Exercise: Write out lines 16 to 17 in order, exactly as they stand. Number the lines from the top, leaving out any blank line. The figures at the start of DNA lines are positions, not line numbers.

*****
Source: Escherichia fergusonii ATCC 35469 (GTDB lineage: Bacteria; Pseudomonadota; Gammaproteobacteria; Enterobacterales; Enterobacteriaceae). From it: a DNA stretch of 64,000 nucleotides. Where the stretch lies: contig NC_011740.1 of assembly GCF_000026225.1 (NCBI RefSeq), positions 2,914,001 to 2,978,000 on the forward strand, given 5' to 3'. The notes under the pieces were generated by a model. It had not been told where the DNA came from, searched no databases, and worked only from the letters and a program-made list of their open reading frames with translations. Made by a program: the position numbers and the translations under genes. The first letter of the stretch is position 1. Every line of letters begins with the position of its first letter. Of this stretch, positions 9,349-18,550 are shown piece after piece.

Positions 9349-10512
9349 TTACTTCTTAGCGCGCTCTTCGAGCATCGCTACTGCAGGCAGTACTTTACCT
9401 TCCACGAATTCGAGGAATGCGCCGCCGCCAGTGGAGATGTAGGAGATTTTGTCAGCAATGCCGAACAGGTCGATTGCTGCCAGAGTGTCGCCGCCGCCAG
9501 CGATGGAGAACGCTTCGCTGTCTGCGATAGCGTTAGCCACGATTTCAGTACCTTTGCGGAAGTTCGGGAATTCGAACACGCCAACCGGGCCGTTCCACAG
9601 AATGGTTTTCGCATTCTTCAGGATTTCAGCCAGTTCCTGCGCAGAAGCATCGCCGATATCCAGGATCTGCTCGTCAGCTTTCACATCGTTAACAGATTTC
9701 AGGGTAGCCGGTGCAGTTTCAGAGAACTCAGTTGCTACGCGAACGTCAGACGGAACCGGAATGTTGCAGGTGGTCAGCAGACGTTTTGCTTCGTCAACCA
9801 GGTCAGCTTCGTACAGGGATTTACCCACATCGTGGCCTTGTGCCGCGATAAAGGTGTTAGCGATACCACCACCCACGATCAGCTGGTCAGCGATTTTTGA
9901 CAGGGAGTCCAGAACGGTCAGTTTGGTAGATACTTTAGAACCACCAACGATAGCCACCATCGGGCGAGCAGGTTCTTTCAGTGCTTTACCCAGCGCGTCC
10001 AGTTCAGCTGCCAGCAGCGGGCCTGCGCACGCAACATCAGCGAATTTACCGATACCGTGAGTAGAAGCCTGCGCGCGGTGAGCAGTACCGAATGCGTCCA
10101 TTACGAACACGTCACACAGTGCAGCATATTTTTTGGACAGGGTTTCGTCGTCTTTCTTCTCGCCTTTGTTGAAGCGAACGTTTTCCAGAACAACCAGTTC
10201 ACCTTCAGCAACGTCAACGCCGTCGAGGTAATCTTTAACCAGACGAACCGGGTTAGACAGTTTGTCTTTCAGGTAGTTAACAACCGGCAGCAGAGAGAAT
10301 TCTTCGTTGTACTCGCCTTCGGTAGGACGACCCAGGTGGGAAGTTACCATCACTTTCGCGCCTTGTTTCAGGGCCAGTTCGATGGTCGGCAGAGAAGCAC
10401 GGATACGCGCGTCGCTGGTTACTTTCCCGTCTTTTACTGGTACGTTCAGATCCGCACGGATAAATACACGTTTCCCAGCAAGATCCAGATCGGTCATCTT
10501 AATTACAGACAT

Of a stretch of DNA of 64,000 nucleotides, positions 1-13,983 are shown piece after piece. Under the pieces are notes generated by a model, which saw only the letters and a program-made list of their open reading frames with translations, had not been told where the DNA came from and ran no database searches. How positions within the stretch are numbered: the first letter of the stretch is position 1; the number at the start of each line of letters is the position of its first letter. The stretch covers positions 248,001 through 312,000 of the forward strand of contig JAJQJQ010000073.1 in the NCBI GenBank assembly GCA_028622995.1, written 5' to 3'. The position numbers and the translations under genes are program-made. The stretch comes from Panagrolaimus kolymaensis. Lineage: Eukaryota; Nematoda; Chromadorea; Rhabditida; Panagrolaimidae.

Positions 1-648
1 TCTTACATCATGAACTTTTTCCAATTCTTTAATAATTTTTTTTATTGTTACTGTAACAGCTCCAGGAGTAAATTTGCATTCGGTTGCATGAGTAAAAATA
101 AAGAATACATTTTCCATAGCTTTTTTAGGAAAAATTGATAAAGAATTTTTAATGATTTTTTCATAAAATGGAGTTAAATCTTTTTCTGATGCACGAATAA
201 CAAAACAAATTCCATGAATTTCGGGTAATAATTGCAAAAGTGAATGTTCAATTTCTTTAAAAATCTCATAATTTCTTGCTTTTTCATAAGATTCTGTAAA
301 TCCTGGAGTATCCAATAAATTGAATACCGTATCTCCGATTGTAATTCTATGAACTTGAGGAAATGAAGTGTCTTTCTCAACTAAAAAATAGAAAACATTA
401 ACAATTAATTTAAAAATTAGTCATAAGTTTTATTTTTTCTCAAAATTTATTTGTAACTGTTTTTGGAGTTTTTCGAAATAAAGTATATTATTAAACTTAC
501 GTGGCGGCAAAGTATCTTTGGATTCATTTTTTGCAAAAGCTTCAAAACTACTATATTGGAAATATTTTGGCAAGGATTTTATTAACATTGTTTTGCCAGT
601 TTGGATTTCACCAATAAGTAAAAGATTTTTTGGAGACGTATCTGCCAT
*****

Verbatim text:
Of a stretch of DNA of 64,000 nucleotides, positions 1-13,983 are shown piece after piece. Under the pieces are notes generated by a model, which saw only the letters and a program-made list of their open reading frames with translations, had not been told where the DNA came from and ran no database searches. How positions within the stretch are numbered: the first letter of the stretch is position 1; the number at the start of each line of letters is the position of its first letter. The stretch covers positions 248,001 through 312,000 of the forward strand of contig JAJQJQ010000073.1 in the NCBI GenBank assembly GCA_028622995.1, written 5' to 3'. The position numbers and the translations under genes are program-made. The stretch comes from Panagrolaimus kolymaensis. Lineage: Eukaryota; Nematoda; Chromadorea; Rhabditida; Panagrolaimidae.

Positions 1-648